“I always start off this conversation by saying if it were up to me, I probably would not want to have a national trail going through grizzly bear habitat in the Yaak,” says the area’s program biologist, Wayne Kasworm. “The issue, though, is that’s not my choice. And since Congress has already designated that trail … the horse has already left the barn.”
Members of the Yaak Valley Forest Council hoped they could better manage foot traffic by suing the U.S. Forest Service over a years-overdue plan for the route as well as the formation of an advisory group of regional stakeholders. All of that fell apart and now, the plan is nine years overdue. Bass argues that it’s illegal to operate a trail without that backbone. Filed in 2019, the lawsuit is making its way through the courts.
“We want them to stop advertising the trail and its current location because no plan exists for it,” says Bass. “It’s out of compliance. It’s kind of like driving a car with an expired license.”
Moving the trail—not an easy proposition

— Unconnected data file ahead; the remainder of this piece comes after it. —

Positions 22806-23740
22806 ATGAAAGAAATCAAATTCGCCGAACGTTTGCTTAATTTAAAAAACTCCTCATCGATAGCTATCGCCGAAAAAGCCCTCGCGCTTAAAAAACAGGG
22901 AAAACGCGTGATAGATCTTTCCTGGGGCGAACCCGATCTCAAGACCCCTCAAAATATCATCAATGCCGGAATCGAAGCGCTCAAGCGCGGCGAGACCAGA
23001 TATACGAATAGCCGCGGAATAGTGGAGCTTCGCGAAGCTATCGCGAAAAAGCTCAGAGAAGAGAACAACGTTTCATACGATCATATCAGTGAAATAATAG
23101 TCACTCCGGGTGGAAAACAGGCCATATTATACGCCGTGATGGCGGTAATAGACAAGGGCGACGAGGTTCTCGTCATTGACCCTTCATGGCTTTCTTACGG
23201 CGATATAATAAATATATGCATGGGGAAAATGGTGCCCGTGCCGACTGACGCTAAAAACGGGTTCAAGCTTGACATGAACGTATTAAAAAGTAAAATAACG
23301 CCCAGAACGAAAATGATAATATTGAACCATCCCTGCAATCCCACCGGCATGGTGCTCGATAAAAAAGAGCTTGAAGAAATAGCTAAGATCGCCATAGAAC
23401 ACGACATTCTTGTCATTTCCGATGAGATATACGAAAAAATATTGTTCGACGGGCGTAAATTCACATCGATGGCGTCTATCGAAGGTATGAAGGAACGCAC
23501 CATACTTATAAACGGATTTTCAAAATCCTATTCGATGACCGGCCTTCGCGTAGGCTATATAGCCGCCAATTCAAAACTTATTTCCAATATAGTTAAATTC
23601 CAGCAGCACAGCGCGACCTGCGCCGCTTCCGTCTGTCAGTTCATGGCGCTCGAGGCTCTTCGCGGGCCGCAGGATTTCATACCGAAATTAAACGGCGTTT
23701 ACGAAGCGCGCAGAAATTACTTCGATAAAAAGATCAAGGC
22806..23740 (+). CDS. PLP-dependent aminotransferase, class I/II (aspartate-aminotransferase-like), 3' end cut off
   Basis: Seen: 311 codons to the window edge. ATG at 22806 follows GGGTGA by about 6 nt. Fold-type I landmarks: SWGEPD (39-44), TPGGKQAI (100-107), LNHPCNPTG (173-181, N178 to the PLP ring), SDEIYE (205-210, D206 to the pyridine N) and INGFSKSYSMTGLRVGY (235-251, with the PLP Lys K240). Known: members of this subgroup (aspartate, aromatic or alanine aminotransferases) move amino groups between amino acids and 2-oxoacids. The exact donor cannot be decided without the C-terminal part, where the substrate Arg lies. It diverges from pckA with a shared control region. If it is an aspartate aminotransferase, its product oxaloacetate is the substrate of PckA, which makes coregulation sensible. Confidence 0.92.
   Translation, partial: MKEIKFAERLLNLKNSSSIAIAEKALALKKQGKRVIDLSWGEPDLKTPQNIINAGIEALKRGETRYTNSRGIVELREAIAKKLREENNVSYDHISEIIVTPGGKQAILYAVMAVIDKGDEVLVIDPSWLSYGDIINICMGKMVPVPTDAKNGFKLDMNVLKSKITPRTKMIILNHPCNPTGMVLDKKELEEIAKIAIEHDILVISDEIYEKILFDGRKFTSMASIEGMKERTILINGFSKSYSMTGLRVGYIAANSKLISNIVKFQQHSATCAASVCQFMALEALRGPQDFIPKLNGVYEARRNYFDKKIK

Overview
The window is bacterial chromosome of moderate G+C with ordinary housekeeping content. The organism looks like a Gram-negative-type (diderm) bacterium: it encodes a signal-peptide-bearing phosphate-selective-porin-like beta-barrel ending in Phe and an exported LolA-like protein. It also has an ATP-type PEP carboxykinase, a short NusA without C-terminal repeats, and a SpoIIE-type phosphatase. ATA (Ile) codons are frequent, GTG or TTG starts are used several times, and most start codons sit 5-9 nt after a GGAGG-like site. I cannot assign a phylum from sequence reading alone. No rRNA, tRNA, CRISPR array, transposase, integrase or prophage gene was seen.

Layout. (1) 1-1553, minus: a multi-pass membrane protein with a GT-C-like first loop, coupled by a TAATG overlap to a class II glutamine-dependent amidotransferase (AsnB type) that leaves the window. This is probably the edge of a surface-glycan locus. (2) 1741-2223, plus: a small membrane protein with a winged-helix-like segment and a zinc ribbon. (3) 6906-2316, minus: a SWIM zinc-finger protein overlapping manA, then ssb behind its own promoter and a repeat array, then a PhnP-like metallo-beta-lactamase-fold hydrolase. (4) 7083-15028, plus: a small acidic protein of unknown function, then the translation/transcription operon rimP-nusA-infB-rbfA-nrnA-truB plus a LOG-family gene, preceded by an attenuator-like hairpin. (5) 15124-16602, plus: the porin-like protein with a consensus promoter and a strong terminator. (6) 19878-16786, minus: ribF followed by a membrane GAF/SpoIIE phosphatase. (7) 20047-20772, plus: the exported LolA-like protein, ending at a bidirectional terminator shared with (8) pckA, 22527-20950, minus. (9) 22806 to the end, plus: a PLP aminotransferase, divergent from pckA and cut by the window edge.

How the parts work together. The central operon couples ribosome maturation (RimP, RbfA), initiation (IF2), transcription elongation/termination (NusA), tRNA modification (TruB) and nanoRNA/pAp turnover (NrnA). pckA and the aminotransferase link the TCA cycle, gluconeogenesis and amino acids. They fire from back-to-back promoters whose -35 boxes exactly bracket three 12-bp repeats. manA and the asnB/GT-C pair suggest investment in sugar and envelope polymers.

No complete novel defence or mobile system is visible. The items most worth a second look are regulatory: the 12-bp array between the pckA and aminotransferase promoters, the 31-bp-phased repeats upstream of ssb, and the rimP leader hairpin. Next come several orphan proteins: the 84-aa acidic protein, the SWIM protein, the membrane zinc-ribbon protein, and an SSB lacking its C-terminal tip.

Ultimately, the council wants the trail rerouted out of the Yaak so that it loops down south along the Kootenay River—a proposal that Idaho’s Kootenai Tribe supports.
Currently, the contested section of the trail bisects traditional Native huckleberry picking patches and areas of religious and cultural significance in the high alpine. Congress didn’t account for that history in the years leading up to the PNT’s designation.
“When Congress is designating things in a tribal territory where there are treaty religious and cultural rights, our position is that Congress should talk to tribes about it because it would resolve a lot of these issues,” says Billy Barquin, the tribe’s attorney.
The Pacific Northwest Trail Association, a nonprofit charged with maintaining and supporting the current route, doesn’t believe that moving the Yaak section—which they note is the most scenic path—is necessary. They don’t expect the number of hikers that trek through each year to balloon, mostly because of few trailheads in Glacier National Park and a short weather window when hikers can safely make their way through without snow.
The association’s executive director, Jeff Kish, says that people have been hiking this trail prior to Congressional designation and that “there’s zero recorded conflicts between grizzly bears and users.”
“They’re trying to paint it as this win, win, win,” Kish adds, of proposed reroutes. “They say it would be better for hikers, it would be better for bears, it would be better for local economies. It’s lose, lose, lose.”
Moving the trail would take away income from businesses in small communities such as Yaak, say locals like Dallas Carr, the mayor of nearby Troy. The PNT skirts through the Kootenai National Forest, including the Yaak’s inland rainforest, covering an area almost three times larger than the state of Rhode Island.